DETROIT - Detroit's emergency manger has been on the job for two-and-a-half weeks now.
Kevyn Orr is busy to say the least, but on Thursday he gave his first extensive sit-down interview with Local 4's Rod Meloni.
What Kevyn Orr had to say:
Orr's approaching his new job with the zeal of a CEO. He's on the job seven days a week and sometimes 18 hours a day.
He says he found a few surprises, like things are worse than expecting financially. So, even with long term problems to worry about such as pension and retiree healthcare obligations to the tune of $6 billion, it's the small stuff killing him right now.
"We have several hundred million dollars in an operating deficit and we have payments due," he said.
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He says the political part of the job and the media scrutiny caught him off guard. He knew he'd see protests and understands he's not especially welcome.
What about when the anti-EM crowd who blocked traffic and even waved bags of Oreos outside the mayor's office?
"The issue of Oreos, I've heard that since the second or third grade. They got milk with a snack. They have a right to exercise their constitutional rights to peaceably assemble and to have free speech and I respect and observe those rights," he said.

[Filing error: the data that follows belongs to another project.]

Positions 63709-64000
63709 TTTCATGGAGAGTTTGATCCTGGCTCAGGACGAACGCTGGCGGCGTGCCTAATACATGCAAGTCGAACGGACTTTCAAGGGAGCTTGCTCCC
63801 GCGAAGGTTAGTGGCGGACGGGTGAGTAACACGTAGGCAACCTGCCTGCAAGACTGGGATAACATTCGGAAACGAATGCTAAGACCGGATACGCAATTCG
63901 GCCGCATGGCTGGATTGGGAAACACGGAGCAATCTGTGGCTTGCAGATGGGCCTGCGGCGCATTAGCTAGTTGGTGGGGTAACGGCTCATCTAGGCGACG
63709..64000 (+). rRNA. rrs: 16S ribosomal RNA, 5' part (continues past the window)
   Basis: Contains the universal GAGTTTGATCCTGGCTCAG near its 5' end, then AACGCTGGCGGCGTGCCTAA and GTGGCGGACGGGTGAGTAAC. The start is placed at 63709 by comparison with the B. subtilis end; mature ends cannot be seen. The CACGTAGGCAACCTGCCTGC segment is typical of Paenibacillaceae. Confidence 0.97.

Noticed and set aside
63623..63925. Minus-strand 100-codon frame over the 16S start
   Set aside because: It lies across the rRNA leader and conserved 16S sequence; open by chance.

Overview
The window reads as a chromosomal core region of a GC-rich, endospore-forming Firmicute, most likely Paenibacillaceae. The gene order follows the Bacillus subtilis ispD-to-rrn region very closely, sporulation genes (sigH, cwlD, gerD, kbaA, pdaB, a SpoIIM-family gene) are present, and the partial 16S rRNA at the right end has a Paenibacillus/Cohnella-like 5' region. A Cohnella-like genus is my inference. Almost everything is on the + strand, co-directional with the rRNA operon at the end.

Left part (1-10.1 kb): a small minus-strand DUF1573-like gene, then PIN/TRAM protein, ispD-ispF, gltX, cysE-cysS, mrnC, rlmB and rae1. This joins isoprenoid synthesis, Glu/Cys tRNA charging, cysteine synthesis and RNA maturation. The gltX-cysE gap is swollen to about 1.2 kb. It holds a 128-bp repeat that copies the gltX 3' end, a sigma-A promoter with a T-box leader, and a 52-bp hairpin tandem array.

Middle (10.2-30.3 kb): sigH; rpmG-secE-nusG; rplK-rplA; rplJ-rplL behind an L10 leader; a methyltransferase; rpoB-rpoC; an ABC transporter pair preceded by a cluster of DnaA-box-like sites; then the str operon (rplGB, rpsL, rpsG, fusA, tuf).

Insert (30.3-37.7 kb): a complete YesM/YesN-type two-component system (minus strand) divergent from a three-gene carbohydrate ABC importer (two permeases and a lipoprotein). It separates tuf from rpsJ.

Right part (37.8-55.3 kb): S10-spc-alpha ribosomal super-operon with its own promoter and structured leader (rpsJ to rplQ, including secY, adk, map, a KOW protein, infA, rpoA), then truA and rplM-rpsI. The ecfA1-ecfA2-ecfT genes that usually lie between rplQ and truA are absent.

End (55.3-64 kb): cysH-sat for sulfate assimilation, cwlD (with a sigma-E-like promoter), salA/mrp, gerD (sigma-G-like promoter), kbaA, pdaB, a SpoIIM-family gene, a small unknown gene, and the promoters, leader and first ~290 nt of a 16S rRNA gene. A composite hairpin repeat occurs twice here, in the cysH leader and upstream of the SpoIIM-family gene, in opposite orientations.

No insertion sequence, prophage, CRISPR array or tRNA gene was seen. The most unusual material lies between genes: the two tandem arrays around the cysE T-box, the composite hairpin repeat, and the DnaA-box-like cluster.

Detroit City Council is deeply suspicious of Orr's former law firm Jones Day becoming the city's turn around counsel. Orr says he completely cashed out of Jones Day before taking the job and any concerns about conflict of interest are simply unfounded.
"There are some significant liabilities associated to me with that process, my relationship with the firm is complete and totally severed and that was intentional," he said.
Orr has promised City Council and the mayor a role in the city.
What does Orr think of the proposal, by Chuck Moore of Conway Mackenzie earlier this week, to the Financial Advisory Board to make council part time?
"I think what Chuck said and I think that the way Conway Mackenzie, a very great firm, handled themselves was entirely appropriate," he said.
Orr says he was working on the order for City Council in his office the afternoon he sat down to talk with Local 4.
He also says he's had about six dozen stakeholder meetings since he started in Detroit and he's beginning to get a handle on where things stand.
Lastly, Orr acknowledged that he has, one exceptionally difficult job to do.
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